Memorization and why it's good for your chess

NM linlaoda
Sep 6, 2015, 5:19 PM |

A lot of people have probably read somewhere that it isn't good to just memorize things in chess. Typically these kinds of comments show up when talking about openings, when we mean not to just memorize specific lines, but they also come in play in middlegame and endgame (for example, don't just memorize how to draw a rook vs pawn endgame, KNOW it etc)


There is nothing wrong with this statement, basically it says that we really should understand the ideas as well. But the problem is that many people have misinterpreted this saying to mean

don't memorize anything

and even worse:

you just need to "know" it

When I say "know" here, what I mean is that some players might study a particular variation of an opening, and just "know" those ideas. The problem here is that when they get this position on the board, even though they "know" the ideas, they end up missing the opportunity and somehow showing that they did not really "know" the idea...

Why does this happen? The player didn't really "know" the idea - I argue that for one to really "know" the idea, one should really aim to memorize the line/variation as well. Now don't get me wrong, I'm not arguing with the grandmasters who had claimed not to just memorize things. However, I am stating what I believe is the interpretation this grandmaster meant when he made this comment, and that is:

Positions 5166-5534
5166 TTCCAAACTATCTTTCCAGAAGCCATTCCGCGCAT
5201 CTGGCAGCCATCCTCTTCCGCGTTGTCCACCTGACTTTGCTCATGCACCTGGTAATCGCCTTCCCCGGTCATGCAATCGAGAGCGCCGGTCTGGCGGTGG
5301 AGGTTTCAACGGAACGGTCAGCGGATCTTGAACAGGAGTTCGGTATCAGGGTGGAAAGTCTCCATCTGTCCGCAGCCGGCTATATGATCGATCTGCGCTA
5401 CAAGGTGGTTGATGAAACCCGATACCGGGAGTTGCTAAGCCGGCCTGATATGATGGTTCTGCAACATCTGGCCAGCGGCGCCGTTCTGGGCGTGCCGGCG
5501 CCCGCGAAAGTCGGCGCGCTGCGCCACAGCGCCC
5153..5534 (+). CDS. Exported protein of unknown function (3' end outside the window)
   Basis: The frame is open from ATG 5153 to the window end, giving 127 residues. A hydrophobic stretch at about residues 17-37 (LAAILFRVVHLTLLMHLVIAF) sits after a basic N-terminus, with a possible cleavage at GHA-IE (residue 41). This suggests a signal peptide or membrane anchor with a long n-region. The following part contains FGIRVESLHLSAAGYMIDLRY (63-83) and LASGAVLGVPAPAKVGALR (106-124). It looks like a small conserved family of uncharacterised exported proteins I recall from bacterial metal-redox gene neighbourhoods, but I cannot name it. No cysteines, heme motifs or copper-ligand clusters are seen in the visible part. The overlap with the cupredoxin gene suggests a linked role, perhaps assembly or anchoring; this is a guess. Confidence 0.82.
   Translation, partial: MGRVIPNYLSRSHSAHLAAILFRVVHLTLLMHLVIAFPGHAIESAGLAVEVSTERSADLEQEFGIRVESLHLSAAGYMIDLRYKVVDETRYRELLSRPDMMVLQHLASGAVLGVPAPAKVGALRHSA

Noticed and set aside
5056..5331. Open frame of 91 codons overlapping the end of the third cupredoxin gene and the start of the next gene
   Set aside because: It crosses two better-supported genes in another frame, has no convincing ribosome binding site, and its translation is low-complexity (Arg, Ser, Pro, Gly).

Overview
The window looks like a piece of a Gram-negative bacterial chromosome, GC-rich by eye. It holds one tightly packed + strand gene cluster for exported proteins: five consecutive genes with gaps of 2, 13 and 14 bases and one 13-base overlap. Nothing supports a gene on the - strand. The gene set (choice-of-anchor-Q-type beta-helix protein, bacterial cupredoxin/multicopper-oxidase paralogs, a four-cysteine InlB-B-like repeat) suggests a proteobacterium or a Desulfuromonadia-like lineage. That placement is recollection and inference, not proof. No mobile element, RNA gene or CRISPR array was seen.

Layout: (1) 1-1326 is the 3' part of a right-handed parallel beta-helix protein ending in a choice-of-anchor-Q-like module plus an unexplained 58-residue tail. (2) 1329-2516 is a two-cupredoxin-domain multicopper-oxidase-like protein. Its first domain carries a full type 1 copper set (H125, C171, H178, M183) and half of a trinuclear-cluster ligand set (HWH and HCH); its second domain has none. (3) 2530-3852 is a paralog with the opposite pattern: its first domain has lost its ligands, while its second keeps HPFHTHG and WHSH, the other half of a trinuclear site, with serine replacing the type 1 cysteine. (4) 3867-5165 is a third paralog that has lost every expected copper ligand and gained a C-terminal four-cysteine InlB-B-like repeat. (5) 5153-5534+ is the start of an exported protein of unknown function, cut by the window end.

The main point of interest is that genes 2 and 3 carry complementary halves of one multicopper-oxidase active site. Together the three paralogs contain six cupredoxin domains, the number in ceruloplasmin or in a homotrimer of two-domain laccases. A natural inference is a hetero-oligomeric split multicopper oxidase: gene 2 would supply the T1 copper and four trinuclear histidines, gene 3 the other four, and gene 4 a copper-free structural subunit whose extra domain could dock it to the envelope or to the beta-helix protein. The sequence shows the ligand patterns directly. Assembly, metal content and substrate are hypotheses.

Don't just blindly memorize a line or variation. Aim to also understand all the key ideas and the reasons why we make these moves. In the process you will memorize the line or variation - but don't make memorization the process!


There may be some skeptics... to them I say: remember when you studied for a history test or math test back in school. To get that A++ you had to study and study those key points until you basically memorized every little fact for the history class or you knew the exact computational operation in math class... it isn't that you aimed to memorize it, but it's that you knew it so well that you just happened to memorize it.


The results of this assertion:

When we study an opening variation, we should probably have some level of memorization going on there. It's up to you if you want to memorize the entire line, but I argue, why not? Being able to recite the entire line would indicate ultimate understanding and guarantee that you will not miss that in a game (I'm assuming that we gained memorization through understanding of course!)


While sometimes it is OK to just "know" some key ideas (not much memorization of lines/variations), the takeaway here is that one at least should not avoid memorizing particular lines/variations, and specific sequences like how to draw certain positions or certain opening variations require razor-sharp accuracy must be memorized.


~hope this helps.